# Logic Symbols for Programmers

## Truth

Symbol | English | Boolean |
---|---|---|

⊤ | “True” | 1 |

It’s true!

## Falsity

Symbol | English | Boolean |
---|---|---|

⊥ | “False” | 0 |

It’s not true! (*i.e.* false)

## Conjunction (∧)

Symbol | Syntax | English | Boolean |
---|---|---|---|

∧ | 𝑃∧𝑄 | “𝑃 and 𝑄” | && |

Conjunction (`∧`

) works more or less exactly like its boolean operator counterpart (`&&`

). No real surprises here:

𝑃 | 𝑄 | 𝑃∧𝑄 |
---|---|---|

## Disjunction (∨)

Symbol | Syntax | English | Boolean |
---|---|---|---|

∨ | 𝑃∨𝑄 | “𝑃 or 𝑄” | || |

Disjunction (`∨`

) works more or less exactly like its boolean operator counterpart (`||`

). No real surprises here:

𝑃 | 𝑄 | 𝑃∧𝑄 |
---|---|---|

## Negation (¬)

Symbol | Syntax | English | Boolean |
---|---|---|---|

¬ | ¬𝑃 | “not 𝑃” | ! |

Negation (`¬`

) works more or less exactly like its boolean operator counterpart (`!`

). No real surprises here:

𝑃 | ¬𝑃 |
---|---|

## Implication (→)

Sym | Syn | Eng | Bool |
---|---|---|---|

→ | 𝑃→𝑄 | “𝑃 implies 𝑄” | if … then … |

Here’s where our programmer intuition first starts to break down. A quick look at the truth table below might leave us scratching our heads the first few times we refer to it. We might get how ⊥→⊥ could be ⊤, but how on earth does ⊥→⊤ end up ⊤?!

When coming from an imperative programming background, the important thing to grasp about implication is that it *does not specify an “else” clause.* In particular, we are *not* saying “if 𝑃, then 𝑄, else ¬𝑄”. We’re *only* making a claim about the state of 𝑄 if 𝑃 is ⊤. If 𝑃 is ⊥, 𝑄 can be whatever it pleases.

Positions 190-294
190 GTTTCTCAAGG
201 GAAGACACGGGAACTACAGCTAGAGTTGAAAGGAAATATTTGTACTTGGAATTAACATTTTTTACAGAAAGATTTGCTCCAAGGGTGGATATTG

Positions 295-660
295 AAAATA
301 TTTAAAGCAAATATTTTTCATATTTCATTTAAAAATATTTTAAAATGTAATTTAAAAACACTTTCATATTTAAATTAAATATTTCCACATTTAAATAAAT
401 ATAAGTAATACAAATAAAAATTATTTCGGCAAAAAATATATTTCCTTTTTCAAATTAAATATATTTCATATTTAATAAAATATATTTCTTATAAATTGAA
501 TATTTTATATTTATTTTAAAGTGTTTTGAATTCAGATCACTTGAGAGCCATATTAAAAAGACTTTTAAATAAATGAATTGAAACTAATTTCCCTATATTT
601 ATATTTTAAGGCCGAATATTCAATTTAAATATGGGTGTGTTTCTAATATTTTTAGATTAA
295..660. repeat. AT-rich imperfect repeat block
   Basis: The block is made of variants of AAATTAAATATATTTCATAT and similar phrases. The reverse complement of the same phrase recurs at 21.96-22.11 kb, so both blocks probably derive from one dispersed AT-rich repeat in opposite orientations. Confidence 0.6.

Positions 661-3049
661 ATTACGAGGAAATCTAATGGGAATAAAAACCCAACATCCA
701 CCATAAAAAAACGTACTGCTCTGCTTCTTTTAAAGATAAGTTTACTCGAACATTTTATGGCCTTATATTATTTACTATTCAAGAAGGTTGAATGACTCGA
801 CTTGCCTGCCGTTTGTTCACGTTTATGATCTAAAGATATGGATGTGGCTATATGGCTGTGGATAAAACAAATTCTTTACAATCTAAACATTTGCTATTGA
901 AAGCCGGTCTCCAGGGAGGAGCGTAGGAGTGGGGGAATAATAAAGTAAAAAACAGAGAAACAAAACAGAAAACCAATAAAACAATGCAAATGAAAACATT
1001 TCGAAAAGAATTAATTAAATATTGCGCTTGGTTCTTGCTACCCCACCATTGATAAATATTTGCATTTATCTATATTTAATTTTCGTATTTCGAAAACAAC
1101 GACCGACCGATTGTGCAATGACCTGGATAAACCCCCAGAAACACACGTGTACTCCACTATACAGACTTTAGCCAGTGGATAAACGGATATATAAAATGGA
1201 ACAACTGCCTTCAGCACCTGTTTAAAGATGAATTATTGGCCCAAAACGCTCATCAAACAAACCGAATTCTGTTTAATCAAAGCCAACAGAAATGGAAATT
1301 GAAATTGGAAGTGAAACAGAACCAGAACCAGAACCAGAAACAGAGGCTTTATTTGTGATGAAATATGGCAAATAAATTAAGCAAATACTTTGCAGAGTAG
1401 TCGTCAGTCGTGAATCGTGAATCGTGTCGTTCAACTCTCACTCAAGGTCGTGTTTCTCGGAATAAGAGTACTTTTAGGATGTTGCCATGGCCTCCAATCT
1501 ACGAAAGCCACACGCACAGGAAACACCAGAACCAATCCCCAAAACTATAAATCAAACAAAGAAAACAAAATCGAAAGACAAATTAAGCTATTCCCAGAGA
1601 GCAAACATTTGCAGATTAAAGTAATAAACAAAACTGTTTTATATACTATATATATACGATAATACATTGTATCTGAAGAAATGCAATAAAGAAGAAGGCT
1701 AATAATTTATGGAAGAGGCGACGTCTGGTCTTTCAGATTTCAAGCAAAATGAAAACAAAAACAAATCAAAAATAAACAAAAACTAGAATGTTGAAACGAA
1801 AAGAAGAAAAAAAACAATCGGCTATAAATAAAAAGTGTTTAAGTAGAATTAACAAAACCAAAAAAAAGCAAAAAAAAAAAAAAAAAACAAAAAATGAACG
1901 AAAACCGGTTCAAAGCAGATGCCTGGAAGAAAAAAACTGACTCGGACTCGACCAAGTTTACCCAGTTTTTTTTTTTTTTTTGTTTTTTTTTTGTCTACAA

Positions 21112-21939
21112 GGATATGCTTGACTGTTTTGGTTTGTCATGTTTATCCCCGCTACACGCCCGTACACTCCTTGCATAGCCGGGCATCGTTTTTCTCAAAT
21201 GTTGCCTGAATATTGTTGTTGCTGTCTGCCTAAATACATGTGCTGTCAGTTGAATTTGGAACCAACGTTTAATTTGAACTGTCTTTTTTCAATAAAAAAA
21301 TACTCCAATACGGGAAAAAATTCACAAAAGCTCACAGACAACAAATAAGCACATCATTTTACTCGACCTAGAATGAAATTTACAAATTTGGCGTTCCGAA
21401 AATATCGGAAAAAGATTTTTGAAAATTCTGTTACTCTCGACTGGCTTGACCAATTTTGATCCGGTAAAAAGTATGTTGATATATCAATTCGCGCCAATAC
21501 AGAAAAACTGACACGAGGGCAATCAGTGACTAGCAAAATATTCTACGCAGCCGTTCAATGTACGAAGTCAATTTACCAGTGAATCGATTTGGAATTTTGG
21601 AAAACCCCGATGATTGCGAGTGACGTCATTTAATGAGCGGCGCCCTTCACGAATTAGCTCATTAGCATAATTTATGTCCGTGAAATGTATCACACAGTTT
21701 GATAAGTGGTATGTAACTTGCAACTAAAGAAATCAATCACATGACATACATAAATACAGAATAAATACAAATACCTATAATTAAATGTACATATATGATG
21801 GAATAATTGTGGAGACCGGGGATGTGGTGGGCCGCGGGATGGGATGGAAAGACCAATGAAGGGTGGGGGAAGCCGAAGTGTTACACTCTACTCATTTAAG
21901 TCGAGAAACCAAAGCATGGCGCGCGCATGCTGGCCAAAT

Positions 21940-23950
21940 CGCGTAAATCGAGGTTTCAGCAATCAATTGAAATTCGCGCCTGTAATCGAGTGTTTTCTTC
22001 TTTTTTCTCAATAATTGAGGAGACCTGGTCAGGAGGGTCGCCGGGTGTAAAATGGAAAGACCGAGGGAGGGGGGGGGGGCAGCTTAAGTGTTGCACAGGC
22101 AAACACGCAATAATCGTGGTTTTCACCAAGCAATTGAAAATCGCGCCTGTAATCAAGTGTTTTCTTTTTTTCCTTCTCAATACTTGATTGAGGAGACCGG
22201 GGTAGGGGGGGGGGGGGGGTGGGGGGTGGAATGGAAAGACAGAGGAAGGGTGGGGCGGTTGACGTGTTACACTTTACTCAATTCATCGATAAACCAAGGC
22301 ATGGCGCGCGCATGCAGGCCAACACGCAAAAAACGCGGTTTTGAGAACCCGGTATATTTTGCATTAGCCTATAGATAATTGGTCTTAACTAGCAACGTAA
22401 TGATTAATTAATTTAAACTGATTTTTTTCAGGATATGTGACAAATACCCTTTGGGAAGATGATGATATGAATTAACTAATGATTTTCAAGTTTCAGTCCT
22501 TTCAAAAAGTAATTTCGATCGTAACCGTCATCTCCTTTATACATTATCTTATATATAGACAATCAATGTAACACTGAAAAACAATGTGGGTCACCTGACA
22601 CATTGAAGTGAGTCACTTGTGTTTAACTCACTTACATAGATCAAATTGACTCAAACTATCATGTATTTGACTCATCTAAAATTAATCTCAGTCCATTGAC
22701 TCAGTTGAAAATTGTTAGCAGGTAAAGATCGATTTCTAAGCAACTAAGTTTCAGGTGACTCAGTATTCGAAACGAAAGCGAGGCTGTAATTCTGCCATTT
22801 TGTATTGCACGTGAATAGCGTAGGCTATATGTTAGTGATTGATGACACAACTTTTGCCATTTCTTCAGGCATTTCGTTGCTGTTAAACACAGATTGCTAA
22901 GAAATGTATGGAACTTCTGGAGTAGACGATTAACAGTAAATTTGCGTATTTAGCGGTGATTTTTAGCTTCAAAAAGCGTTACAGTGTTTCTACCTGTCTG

To put this into an example, say we have two statements 𝑁 and 𝑀 where 𝑁 is “it is nighttime” an 𝑀 is “the moon is visible”. A complete rendering of 𝑁→𝑀 might be something like, “If it is nighttime, the moon is visible — but if not, the moon either may, or may not be visible.”

𝑃 | 𝑄 | 𝑃→𝑄 |
---|---|---|

## Biconditional (↔)

Symbol | Syntax | English | Boolean |
---|---|---|---|

↔ | 𝑃↔𝑄 | “𝑃 iff 𝑄” | == |

If we think of the biconditional (`↔`

) as a boolean equivalence operator (`==`

) our intuition will actually serve us pretty well as far as what the outcomes of the truth table will be.

But in logic, the biconditional is making a claim we seldom think through when simply checking equality in a program. 𝑃↔𝑄 is actually saying “𝑃 if, and only if, 𝑄” (usually abbreviated to “𝑃 iff 𝑄”).

So, in a way, the biconditional is kind of like an “exclusive implies”. If 𝑃 is ⊤ then 𝑄 must be ⊤, sure. But *also*, if 𝑃 is ⊥ then 𝑄 must be ⊥, too.

This ends up with the same results as testing equality, of course. But when trying to craft propositions, I find it easier to reason about when I say “if, and only if” in my head. YMMV.

𝑃 | 𝑄 | 𝑃↔𝑄 |
---|---|---|

## U.S. Logic Keyboard Layout

I’ve made a keyboard layout for macOS that makes some of these symbols easier to type. You can download it here:

Simply unzip and move the resulting bundle to `~/Library/Keyboard Layouts`

. Then select it as an Input Source in Keyboard Settings (you might need to log out and in before it shows up in the list).

The whole thing is just XML, so you can inspect it or modify it to your heart’s desire.

Key mappings:

Key Combo | Symbol |
---|---|

⌥T | ⊤ |

⌥⇧T | ⊥ |

⌥V | ∨ |

⌥⇧V | ∧ |

⌥. | → |

⌥, | ↔ |

⌥L | ¬ (already the Mac default) |

⌥I + any letter | Mathematical Italic |